That sounds like a very useful skill to have. I’d love to learn, but like so many people I live in small apartment - so this kind of garage workshop stuff doesn’t work well for me. I do occasional small woodworking projects on my balcony, but it requires a lot of forethought and planning... e.g. mostly hand tools, and i can’t just buy an extra sheet of plywood in case I need it.


First thing I do whenever I move is change my Dryer to a NEMA welder plug and outlet. You can sort of use your dryer as a work bench. They make this mini arc welder that is really small for $140, I've been trying to justify owning two arc welder to just try it. But they all use the same NEMA plug, you just need to switch your dryer over to it and you're good.


Said skills and tools are both less than common and scale worse. Scale also makes things cheaper counterintuitively to hand crafting. If you have say a drill press that can easily drill every hole at once it makes for better logistics to just drill every hole and stock them than keeping a ton of variants or worse drilling on demand.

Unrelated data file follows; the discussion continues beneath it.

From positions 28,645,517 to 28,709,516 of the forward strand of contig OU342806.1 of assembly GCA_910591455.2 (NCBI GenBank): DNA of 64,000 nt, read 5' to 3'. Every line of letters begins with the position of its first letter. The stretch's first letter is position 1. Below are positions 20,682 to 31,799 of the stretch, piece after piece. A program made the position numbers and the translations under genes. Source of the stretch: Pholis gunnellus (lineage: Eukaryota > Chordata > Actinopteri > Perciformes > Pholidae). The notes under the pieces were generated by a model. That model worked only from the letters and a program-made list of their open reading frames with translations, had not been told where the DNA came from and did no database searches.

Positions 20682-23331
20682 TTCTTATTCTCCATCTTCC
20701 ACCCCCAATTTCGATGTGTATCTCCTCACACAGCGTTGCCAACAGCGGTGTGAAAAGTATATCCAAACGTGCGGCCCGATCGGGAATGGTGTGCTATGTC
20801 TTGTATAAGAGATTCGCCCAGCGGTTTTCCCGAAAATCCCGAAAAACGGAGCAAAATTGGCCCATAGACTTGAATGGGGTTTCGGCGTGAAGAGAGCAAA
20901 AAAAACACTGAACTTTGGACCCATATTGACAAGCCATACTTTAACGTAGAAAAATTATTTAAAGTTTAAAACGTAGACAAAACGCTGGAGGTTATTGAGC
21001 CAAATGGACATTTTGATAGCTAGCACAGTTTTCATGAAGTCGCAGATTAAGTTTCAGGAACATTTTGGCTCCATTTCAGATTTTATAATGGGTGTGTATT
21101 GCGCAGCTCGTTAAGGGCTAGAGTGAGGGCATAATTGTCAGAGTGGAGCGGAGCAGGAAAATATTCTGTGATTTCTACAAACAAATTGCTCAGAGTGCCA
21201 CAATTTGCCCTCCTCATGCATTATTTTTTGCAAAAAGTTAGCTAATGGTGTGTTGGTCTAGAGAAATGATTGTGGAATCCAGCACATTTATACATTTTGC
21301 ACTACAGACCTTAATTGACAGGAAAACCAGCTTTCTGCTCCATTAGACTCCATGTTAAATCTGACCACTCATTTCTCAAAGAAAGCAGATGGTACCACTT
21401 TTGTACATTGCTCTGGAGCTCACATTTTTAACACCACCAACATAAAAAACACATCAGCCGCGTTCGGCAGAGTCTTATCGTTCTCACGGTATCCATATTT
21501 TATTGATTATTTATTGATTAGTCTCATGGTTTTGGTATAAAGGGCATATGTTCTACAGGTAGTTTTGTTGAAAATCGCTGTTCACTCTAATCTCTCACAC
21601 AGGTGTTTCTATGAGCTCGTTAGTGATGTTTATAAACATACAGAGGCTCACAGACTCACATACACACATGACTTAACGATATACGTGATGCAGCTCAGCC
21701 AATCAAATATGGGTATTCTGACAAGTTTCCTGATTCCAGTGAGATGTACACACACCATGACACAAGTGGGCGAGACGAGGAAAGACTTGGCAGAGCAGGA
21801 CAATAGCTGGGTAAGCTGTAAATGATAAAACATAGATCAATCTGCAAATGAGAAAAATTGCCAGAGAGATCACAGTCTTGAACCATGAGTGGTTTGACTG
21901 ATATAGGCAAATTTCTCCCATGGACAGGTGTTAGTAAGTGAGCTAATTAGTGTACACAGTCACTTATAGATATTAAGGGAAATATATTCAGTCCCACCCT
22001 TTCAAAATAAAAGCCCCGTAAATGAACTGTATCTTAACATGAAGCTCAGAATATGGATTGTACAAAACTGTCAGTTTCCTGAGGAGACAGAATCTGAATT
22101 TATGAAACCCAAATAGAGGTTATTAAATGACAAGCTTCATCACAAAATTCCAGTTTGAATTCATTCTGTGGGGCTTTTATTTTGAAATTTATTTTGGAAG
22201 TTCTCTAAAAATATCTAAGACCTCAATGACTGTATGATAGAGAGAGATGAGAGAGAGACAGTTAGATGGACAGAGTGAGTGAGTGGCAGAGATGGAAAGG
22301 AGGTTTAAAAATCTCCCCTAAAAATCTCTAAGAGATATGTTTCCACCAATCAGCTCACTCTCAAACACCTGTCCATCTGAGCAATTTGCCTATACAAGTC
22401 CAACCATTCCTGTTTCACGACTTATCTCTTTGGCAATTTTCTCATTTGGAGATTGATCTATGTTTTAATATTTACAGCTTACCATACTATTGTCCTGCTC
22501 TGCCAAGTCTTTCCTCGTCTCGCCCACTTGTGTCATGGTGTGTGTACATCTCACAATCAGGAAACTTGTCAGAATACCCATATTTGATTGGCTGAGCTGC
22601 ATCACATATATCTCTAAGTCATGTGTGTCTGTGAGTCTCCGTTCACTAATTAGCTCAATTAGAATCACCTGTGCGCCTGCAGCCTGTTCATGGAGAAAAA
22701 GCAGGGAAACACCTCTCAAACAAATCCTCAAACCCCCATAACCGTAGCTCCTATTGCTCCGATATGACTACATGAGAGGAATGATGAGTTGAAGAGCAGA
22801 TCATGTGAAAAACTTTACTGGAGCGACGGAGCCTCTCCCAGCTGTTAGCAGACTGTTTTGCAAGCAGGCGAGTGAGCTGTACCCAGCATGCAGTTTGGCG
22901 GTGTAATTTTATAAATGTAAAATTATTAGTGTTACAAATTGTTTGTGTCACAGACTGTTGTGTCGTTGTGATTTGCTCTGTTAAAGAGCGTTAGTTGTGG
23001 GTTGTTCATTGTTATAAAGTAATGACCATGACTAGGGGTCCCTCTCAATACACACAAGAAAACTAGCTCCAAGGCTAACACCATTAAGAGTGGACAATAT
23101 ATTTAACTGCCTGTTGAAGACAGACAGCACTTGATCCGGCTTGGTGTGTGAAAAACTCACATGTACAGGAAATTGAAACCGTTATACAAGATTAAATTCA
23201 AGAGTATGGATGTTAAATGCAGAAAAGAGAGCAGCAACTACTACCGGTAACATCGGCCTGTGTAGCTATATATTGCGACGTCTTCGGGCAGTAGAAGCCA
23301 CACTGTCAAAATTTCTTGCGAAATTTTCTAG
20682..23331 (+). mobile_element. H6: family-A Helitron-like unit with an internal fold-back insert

I can certainly understand that mental blindspot however given I can't help but think of enterprise software as drastically overpriced for stuff I could slap together myself.


I think one of the points is to be able to build things without the need of expensive/extensive tooling.


There is a middle ground. I make quite a bit of stuff out of square and angled aluminum stock using only a few basic tools - drill, file, hack saw, propane torch, and aluminum brazing rods.

I would use open modular hardware if it were available everywhere like plain metal stock is, but it's not so I've learned to improvise.


I think about this all the time, i'm not sure how far it could go but it'd nice to witness


Could be a nice approach on Mars


I am sure they have thought about it already.




Guidelines | FAQ | Support | API | Security | Lists | Bookmarklet | Legal | Apply to YC | Contact

Search: